William Eichler 09 February 2016

Historic settlement promises £300m of transitional funding for councils

Historic settlement promises £300m of transitional funding for councils

Local government will receive £300m to ease the transition from dependence on central government grants to greater financial autonomy, the communities secretary Greg Clark has announced.

Mr Clark confirmed yesterday the four-year financial settlement for town halls, which will see cuts in funding from Whitehall and a move towards the 100% devolution of business rates by 2020.

‘These are important times for local government,’ he said. ‘The devolution of power and resources from Whitehall is gathering momentum.’

The councils with the sharpest grant reductions will receive £150m a year in transitional funding for each of the first 2 years of the settlement, easing the impact of cuts.

This is in-line with recommendations from the County Councils Network (CCN) and the Local Government Association (LGA).

The settlement also includes up to £3.5bn being made available by 2019 to 2020 for councils to pay for adult social care; £2bn of this will come from a 2% social care precept and £1.5bn from the Better Care Fund.

Rural councils will see an increase in the Rural Services Delivery Grant from £15.5m this year to £80.5m next year. When combined with their share of the £300m transition grant, rural councils will see an extra £93.2m in 2016 to 2017.

Over the course of the four-year settlement rural areas will benefit from a total of £260.5m Rural Services Delivery Grant.

The increase in funding for rural councils comes after the Government faced a possible rebellion from 30 of its MPs and the Rural Services Network characterised earlier settlement proposals as ‘disastrous’.

Mr Clark said: ‘Today’s settlement means every council will have, for the financial year ahead, at least the resources allocated by the provisional settlement.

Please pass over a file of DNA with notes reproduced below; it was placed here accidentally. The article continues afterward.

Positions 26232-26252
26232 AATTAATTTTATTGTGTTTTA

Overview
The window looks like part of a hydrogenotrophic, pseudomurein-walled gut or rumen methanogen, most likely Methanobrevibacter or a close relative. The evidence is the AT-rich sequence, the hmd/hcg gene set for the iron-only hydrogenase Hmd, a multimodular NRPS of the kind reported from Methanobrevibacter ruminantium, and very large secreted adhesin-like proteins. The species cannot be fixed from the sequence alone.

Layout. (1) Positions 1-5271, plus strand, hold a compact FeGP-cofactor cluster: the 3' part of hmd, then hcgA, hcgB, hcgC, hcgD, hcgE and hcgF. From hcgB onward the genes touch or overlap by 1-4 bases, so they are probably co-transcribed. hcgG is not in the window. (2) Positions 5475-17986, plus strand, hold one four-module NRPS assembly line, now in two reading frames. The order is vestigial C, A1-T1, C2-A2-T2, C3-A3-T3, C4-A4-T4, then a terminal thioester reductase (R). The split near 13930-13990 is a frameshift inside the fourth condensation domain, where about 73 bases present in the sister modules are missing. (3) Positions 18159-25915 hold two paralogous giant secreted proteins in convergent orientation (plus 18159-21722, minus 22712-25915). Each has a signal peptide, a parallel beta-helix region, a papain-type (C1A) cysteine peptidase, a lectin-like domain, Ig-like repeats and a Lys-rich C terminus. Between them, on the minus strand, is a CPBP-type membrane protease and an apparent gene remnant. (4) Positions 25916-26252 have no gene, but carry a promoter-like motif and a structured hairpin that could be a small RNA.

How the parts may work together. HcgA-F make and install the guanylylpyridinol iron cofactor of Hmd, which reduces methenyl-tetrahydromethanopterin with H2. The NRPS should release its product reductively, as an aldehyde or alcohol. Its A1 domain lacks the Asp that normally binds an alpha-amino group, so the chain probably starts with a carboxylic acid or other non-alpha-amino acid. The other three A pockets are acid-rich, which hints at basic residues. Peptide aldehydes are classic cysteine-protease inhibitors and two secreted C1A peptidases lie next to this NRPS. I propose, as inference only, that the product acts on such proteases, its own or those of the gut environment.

‘In addition, we will provide transitional funding for the first 2 years of the Spending Review period for councils as they move from dependence on central government grants to greater financial autonomy.’

Responding to the final local government finance settlement, Lord Porter, chairman of the LGA, said: ‘The LGA has been working hard with the Government on behalf of all councils - both publicly and privately - to highlight the financial challenges they face over the next few years.

‘We are pleased it has listened to our fundamental call for new money to be found to smooth out funding reductions for some councils in 2016/17 and beyond without any other councils losing out further as a result.’

Lord Porter did, however, warn that funding reductions will still pose challenges for councils over the next four-years, despite the transitional funding.

'Any extra cost pressures, such as those arising from rising demand or policies such as the National Living Wage, will have to be funded by councils finding savings from elsewhere. Many will have to make significant reductions to local services to plug funding gaps and will be asking residents to pay more council tax while possibly offering fewer services in return as a result.’

Referring to the move to the retention of 100% of business rates by 2020, Lord Porter said: ‘While it won't solve the long-term funding challenges facing councils, it is absolutely critical to ensure any new system works effectively.

‘We look forward to working closely with the Government on ensuring it is implemented and distributed in a way which maximises the potential it offers to our local communities and businesses.’

Cllr Neil Clarke MBE, chairman of the District Councils’ Network (DCN), said: ‘It is reassuring to see that for the first time in many years there have been significant improvements between the provisional and final settlement. We commend those changes.’

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